Their idea was simple. Since the big pipeline was going to run near many Northern Ontario cities, towns, mines, and factories, why not take short spur lines off it, to bring gas straight to these consumers? At the time, everyone was using coal, and cheaper gas energy would create a vast potential for economic development in the North.
The cities and businesses didn't want to spend the money installing a gas distribution infrastructure, but NONG offered to do it for them, in exchange for a local long-term monopoly-that's called a "franchise".
In order to build the gas distribution systems, NONG needed piles of money from the New York capital markets, but none of the bankers would fund the schemes unless the franchise arrangements were in place, effectively guaranteeing a long-term return on their investments.
The biggest city in Northern Ontario was Sudbury and the biggest industry was International Nickel: Inco. NONG needed to sign up those two customers if it hoped to even interest New York money in the project. The Ontario government and its regulators were keen, but locally, Sudbury and Inco were dragging their heels.
Ralph Farris met and became friendly with Sudbury's mayor, Leo Landreville; they socialized and ate dinner together. As Landreville's mayoral term was ending, and since he was a well-known local lawyer, he hinted he'd be "useful" working for NONG after he left office. The city council hadn't yet approved a franchise deal with NONG, but Farris and Landreville came to a "deal" nevertheless.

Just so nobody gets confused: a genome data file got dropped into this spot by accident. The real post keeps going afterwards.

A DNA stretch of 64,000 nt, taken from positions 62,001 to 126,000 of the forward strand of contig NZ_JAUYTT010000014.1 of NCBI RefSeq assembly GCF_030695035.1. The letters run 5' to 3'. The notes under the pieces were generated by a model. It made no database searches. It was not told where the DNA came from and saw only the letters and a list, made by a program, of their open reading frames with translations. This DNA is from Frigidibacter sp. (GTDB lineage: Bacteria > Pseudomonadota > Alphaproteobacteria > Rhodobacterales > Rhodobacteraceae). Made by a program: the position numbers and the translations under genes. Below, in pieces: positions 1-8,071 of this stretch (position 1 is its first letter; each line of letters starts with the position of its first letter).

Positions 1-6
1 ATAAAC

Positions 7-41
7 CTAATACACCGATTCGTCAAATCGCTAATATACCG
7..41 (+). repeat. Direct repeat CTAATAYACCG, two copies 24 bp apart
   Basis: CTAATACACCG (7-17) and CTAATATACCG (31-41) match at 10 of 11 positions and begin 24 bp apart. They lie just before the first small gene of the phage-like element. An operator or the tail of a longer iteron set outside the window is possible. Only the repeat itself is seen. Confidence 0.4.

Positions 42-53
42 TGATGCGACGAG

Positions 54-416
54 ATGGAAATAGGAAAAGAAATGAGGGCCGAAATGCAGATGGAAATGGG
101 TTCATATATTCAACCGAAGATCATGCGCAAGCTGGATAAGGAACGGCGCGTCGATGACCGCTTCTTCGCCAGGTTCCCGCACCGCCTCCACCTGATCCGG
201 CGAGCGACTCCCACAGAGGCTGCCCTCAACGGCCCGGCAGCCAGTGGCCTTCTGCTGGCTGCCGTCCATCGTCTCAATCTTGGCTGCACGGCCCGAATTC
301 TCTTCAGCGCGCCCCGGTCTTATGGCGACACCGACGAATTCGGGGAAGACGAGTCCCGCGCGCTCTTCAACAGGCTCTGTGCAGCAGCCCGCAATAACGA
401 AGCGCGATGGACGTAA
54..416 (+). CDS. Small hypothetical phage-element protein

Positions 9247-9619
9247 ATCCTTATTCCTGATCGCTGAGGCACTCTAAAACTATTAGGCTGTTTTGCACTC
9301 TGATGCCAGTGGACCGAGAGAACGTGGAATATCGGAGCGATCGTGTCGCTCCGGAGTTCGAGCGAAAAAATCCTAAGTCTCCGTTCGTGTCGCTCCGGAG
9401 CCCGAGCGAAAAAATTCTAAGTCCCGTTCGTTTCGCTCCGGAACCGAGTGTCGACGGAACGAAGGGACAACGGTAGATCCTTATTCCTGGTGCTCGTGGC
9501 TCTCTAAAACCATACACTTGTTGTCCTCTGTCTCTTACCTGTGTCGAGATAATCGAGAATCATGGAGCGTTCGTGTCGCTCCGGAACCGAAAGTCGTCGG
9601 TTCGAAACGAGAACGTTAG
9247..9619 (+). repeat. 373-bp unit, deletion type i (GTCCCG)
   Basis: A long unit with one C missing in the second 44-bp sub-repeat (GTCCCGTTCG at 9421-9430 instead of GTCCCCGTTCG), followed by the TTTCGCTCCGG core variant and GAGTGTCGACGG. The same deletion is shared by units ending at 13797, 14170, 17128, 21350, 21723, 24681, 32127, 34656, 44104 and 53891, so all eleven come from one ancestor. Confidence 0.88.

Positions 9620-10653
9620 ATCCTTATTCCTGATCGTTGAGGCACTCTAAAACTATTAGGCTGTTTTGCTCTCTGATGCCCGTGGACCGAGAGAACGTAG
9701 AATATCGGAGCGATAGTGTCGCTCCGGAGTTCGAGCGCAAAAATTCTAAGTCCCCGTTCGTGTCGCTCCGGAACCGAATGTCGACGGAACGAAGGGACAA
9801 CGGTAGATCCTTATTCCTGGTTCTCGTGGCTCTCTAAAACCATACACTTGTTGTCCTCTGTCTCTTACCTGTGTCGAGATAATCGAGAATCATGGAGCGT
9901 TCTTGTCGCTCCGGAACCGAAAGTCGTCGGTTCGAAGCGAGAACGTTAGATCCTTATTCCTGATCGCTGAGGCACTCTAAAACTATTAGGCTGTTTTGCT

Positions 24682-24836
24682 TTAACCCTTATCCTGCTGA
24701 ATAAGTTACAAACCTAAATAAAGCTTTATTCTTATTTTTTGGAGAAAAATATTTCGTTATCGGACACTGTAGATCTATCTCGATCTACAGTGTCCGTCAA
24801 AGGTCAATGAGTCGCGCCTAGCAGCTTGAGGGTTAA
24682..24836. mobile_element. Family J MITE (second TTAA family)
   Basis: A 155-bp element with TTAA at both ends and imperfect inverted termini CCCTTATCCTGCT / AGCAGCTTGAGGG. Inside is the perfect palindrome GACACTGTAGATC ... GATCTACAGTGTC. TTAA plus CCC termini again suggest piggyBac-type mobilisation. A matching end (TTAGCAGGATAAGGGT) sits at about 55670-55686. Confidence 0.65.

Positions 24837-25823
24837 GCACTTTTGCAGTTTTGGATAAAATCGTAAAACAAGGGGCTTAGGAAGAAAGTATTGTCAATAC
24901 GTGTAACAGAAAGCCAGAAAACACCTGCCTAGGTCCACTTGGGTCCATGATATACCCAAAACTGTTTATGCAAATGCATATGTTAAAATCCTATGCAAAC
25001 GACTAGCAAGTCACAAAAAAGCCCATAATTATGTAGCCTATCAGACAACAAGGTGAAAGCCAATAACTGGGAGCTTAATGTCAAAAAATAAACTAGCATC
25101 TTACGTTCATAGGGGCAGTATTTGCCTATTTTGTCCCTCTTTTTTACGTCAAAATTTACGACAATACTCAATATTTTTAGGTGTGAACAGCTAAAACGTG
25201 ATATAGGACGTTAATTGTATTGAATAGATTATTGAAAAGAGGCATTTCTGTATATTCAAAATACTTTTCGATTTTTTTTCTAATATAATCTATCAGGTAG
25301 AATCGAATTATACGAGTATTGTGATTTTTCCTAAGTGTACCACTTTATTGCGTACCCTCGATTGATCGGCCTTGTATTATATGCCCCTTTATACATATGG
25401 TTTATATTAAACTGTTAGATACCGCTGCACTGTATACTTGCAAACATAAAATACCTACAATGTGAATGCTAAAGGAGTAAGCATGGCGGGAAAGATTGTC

Farris gave him an option to buy, within a year, 10,000 shares of NONG at $2.50 each. Once the franchise deal was approved by city council, investors became very interested in the company, and the value of the shares skyrocketed to $13. On Landreville's behalf, Farris exercised his option anonymously through a Vancouver brokerage, which purchased the shares at the low price, then immediately sold 2,500 of them at full market value to pay itself back and make a small profit. The brokerage then delivered 7,500 full-value shares to Landreville, who paid nothing. He eventually sold them for $117,000.
It was later argued that Landreville was given the shares in consideration for his becoming an employee of NONG, but he never did take that job. Unexpectedly, in September 1956, Landreville, a lifelong Liberal, was offered an appointment to the Supreme Court of Ontario, which he accepted. He never did give back the 7,500 shares. Farris didn't mind and told him to keep the shares. Thanks very much, he wrote back in a fawning letter, and he vowed that while a judge he'd take "an active interest" in the affairs of NONG, although he'd have to remain "outwardly aloof".